How to Conquer the Fear of Military Transition
Do you remember the first time you saw yourself as a leader? Maybe it was through sports or a similar activity from high school. Maybe you assumed a leadership role in your family or community. Perhaps it happened before you were even a teenager. You hardly noticed it because it didn’t really require you to do much of anything. You were just being yourself. Others were drawn to your energy. People were inclined to follow you. Through your leadership, you discovered a genuine passion to serve others. You believed that you could make a difference, so you did.
You continued your leadership journey through the military. It was a path of personal and professional growth. You nurtured your core leadership qualities and made an impact on the lives of others, and then it was time for you to leave the military. So, now what? We face the prospect of transition or retirement with an impending sense of doom. Our vision doesn't extend beyond the horizon of our separation date. Fear fills the space where there was once a feeling of passion and purpose. The transition process feeds that fear until it metastasizes into a palpable entity that paralyzes our ability to discover an empowering life beyond the military.
We can easily forgive a child who is afraid of the dark; the real tragedy of life is when men and women are afraid of the light - Plato
Most combat veterans fear transition from the military more than they fear the possibility of another combat deployment. Think about that for a moment. Service members are more comfortable enduring life threatening situations in foreign lands than they are returning to the normalcy of the very society they committed to defend. How the hell does this happen? A deeper examination of the transition process reveals many of the reasons for this phenomenon, but transition can be an opportunity for personal growth if we become the example for the people who matter the most in our lives.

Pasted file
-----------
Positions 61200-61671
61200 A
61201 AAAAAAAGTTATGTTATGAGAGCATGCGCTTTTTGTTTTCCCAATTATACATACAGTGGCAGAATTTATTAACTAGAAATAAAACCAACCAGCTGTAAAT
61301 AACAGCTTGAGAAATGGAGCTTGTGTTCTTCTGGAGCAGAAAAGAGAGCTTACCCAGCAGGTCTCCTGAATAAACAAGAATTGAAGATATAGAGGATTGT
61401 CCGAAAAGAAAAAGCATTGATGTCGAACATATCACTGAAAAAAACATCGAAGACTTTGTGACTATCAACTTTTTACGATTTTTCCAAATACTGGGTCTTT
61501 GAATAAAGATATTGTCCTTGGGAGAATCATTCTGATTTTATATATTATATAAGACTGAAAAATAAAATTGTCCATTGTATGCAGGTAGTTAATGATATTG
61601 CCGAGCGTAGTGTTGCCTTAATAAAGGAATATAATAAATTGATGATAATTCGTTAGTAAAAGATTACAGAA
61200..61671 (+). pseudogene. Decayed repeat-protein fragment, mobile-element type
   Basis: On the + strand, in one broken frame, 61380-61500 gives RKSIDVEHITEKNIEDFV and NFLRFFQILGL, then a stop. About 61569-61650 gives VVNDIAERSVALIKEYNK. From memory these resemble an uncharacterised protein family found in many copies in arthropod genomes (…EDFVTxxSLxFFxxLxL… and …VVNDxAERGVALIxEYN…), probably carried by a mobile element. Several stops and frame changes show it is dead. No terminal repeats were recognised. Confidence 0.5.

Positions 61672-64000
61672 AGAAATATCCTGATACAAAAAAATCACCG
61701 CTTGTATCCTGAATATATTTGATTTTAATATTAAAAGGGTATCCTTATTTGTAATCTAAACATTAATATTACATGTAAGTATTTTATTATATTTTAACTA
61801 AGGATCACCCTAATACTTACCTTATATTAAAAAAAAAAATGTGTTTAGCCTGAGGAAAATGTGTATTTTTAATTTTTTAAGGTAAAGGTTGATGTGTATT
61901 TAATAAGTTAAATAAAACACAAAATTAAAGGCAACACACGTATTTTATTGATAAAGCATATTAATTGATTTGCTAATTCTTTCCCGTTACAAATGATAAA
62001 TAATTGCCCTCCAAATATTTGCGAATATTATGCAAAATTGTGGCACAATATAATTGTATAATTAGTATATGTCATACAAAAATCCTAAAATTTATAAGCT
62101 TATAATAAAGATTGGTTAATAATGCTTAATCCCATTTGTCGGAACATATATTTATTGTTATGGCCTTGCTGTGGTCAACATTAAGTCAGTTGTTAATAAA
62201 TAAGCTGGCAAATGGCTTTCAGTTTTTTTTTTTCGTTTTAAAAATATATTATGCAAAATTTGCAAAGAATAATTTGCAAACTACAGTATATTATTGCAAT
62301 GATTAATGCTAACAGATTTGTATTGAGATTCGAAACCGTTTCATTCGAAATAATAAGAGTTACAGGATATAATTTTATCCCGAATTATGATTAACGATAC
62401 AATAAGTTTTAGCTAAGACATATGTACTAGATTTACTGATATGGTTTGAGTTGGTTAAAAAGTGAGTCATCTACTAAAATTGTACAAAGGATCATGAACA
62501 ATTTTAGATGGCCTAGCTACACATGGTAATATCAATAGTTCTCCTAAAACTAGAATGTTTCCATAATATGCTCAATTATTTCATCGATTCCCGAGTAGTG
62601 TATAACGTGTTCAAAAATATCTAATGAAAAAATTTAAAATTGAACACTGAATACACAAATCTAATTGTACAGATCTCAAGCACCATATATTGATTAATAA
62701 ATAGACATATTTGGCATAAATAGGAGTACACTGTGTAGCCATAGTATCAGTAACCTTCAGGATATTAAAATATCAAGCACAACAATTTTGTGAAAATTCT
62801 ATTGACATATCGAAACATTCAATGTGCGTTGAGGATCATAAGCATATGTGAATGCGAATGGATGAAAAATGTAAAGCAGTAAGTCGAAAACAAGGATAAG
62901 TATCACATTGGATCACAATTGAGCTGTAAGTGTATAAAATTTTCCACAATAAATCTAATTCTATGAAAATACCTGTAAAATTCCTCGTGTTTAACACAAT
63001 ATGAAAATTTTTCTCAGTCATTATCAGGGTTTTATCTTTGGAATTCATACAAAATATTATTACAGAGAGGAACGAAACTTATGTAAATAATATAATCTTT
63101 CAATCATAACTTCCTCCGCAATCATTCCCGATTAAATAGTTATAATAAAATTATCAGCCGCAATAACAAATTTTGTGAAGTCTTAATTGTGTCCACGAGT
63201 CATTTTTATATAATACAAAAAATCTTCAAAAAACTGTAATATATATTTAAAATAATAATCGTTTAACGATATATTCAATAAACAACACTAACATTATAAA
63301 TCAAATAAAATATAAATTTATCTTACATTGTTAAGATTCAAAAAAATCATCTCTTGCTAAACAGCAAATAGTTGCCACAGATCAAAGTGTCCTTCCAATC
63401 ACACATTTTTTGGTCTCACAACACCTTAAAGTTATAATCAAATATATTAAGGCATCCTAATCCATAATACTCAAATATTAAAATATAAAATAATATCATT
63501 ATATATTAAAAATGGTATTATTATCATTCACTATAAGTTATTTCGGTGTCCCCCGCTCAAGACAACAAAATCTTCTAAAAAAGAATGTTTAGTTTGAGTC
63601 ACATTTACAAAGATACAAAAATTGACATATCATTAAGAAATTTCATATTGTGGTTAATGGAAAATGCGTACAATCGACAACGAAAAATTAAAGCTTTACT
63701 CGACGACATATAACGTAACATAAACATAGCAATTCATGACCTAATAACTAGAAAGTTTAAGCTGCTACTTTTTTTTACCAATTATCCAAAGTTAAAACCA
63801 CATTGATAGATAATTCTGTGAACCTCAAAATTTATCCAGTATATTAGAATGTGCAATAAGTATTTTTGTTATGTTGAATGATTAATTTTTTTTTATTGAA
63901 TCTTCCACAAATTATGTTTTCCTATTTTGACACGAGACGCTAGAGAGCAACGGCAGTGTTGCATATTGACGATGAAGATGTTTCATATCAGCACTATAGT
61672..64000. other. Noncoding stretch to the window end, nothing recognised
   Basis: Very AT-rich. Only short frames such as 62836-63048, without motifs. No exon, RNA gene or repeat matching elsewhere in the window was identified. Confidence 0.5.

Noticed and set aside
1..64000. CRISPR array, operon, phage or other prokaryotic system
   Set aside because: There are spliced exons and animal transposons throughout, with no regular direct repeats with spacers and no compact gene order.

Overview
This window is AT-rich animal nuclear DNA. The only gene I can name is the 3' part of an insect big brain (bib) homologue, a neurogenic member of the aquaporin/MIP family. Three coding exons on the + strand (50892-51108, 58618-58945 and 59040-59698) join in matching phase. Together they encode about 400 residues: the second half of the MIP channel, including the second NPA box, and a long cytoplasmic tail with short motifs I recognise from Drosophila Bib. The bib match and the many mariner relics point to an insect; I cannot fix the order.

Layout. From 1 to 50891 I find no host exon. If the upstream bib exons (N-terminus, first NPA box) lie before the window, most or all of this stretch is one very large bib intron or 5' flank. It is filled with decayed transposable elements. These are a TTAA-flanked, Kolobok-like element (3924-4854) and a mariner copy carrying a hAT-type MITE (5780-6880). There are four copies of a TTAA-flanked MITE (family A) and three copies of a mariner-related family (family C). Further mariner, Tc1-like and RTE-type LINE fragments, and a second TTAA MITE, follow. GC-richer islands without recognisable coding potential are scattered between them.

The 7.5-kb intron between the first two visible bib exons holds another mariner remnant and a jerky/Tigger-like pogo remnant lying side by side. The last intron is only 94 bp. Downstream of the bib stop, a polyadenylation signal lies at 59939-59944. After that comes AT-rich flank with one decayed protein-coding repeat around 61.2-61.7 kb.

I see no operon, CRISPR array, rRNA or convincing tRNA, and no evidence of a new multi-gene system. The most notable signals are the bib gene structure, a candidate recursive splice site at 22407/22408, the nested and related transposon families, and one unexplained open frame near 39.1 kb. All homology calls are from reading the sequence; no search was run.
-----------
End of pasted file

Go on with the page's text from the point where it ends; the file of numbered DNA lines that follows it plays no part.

How We Feed the Fear
Let's recognize that the entire transition process resonates in fear-based energy. From the perspective of the military institution, the fear of transition is one of the most effective tools for meeting retention and reenlistment objectives. An exceptional program of transition services might encourage more service members to leave the military. Perhaps that explains why the army sends field grade officers to a year-long program to prepare leaders for the second half of their military career, but when it comes to preparing these same leaders for the second half of their lives, that effort is reduced to just one week.
The society we hope to join offers its own brand of fear. Many employers fear the lack of a quantifiable return on their investment (ROI) for new veteran hires. When 2 out of every 3 veterans leave their first job within two years of military transition, who can blame them? It costs a lot of money to recruit and hire even junior level managers from the military. Employers also fear that new veterans - particularly mid to senior level leaders - are too set in their ways and unwilling to assimilate into the social norms and culture of their organization. That fear grows with each passing year of military service. They hedge this fear through the types of positions and the initial salaries they are willing to offer these former military leaders.
The cycle of fear accelerates as we enlist support to land one of those jobs. Because we fear that our resumes won’t resonate with a civilian employer, we expend time and effort acquiring accreditation and certifications for our experience. The training and experience our nation thought good enough to dominate the world in matters of defense and international policy is not good enough for corporate employment. We become anxious from the urgency for all the things we “need” to do regarding our preparation and the related expectations for the next career after military service. For some of you, it might be the reason why you decided to read this article! We can’t seem to find enough articles, job fairs, workshops, and webinars to satisfy the fear of not being enough.